Last revised: May 9, 2023
For as long as I can remember I have had an interest in trains, from the Brio sets as a kid to the not-so-accurate HO-scale models from Tyco.
I received a new book on occasion and often read my latest subscription of Trains Magazine while riding the bus to school. Many youngsters carry at least a passing interest in trains but often lose their fascination as they grow older. Not me.
For whatever reason, perhaps it was the books or maybe the toys, my intrigue endured. Maybe it all had to do with my hometown of St. Marys, West Virginia where the trains still roll through main street.
As I got older I became a book nut, reading about long gone legends like the Pennsylvania and Rock Island. While I always enjoy watching a train, I have only briefly dabbled in the photography side of the hobby, being too impatient to wait for what may be hours for one to pass.
I also only have a small collection of models and related toy trains but someday would perhaps be interested in building a layout if time allows.
American-Rails.com is a culmination of many years of research and study. I hope it aids you in your own research or at least offers a little enjoyment.
As the Internet Age has given us all an unprecedented medium to learn more about virtually any subject I thought perhaps creating a website spotlighting railroads would be useful.
While there are many excellent ones out there covering the industry, nearly all only cover one particular subject or area. Over the course of researching I was finding it a bit frustrating none existed on a broader level. After some time I began to think, why not just create such a website myself?
And that, in a nutshell, is the basis behind American-Rails.com; a website dedicated to highlighting our country’s railroad history. To date I have spent many long hours publishing articles featuring everything from the Baltimore & Ohio to Electro-Motive's GP7.
Looking ahead, years of work remain to accomplish everything I have planned for this website. In addition, I am constantly making changes and corrections as-needed. Nothing here would be possible, however, without the assistance of numerous fine books, individuals and other resources which I have leaned upon heavily.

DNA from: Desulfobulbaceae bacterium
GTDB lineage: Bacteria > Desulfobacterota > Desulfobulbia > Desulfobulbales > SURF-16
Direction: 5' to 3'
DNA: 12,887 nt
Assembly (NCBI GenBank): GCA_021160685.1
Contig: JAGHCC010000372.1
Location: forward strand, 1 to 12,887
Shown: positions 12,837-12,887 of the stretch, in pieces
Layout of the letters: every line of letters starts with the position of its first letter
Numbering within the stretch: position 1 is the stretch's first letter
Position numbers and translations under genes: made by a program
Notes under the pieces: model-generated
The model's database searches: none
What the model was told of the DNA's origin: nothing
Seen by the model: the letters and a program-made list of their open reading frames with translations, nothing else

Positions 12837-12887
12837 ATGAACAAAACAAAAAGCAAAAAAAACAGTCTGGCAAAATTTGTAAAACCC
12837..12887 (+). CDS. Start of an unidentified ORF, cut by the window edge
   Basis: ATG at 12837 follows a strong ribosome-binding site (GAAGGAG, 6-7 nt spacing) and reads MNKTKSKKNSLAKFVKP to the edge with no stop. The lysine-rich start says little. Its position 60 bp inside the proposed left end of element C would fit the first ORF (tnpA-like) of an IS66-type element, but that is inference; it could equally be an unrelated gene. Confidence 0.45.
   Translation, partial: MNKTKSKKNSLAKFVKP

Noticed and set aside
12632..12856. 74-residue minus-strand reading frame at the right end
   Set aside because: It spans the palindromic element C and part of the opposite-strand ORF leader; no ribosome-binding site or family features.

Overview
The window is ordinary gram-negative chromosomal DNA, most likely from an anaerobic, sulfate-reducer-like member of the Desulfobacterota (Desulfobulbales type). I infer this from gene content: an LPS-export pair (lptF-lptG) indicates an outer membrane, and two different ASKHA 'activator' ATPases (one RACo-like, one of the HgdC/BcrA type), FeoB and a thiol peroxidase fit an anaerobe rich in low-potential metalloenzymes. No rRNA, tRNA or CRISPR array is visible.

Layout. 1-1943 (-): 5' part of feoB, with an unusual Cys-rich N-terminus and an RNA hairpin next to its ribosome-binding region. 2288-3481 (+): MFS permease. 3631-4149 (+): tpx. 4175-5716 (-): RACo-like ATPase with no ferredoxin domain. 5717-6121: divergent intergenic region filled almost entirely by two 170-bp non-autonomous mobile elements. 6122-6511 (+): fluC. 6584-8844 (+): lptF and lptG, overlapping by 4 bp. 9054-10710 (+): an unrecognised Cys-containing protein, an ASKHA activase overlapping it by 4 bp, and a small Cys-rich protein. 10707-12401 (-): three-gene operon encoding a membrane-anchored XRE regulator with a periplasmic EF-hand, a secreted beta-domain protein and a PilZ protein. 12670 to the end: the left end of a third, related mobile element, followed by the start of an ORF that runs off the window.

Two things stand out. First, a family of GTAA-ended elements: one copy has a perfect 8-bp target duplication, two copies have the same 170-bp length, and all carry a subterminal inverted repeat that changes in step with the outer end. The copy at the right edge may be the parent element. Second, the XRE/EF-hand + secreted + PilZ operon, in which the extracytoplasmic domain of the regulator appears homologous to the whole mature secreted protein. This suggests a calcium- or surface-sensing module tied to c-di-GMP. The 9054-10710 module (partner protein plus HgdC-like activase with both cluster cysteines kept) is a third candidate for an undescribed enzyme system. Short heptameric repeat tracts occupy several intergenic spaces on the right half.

To date, I have more than 300 books in my collection, most of the Trains Magazine's entire collection since 1940, and over 5,000 slides. In creating this site I have also utilized a bachelor's degree from Marietta College in the field of business and history. The institution demands a high level of writing, reading, and even public speaking, which has greatly aided my efforts.
I am forever grateful to my alma mater, published authors and other historians, and individuals who have been a tremendous help along the way.
As any author will attest, putting together a large-scale project is a group effort with many thanks to go around. Below are some of these very nice comments.
Just a brief note of thanks for a wonderful website. Just stumbled upon it and had a great read, keep up the great work! ~ Bill Hatrick
Mr. Burns, thank you for producing this wonderful website. ~ Sam Middleton
I really love your website. I am a model railroader who simply loves the Delaware, Lackawanna & Western Railroad after visiting Steamtown National Historic Site. This is really great. I have not been able to get this much information anywhere. WOW! Keep up the good work! ~ Matthew Deutsch
You've got a great site, one which I've enjoyed visiting many times. ~ Mike Stanz
Just a comment to thank you for a wonderful site and a good resource. I have a passion for interurban railways and all that was lost because of GM and big oil, starting in the late 1920s. Also great site for my favorites; C&NW, CB&Q, Milwaukee Road, IC, well that list is endless. Thanks again. ~ Nicholas Stuart
As the website journeys forward please let me know if there are any topics or subjects you would like covered at the site and I will see if I can include them. Lastly, thanks again to all of you who have taken the time to send me words of praise about the website, it truly means a lot. ~ Adam Burns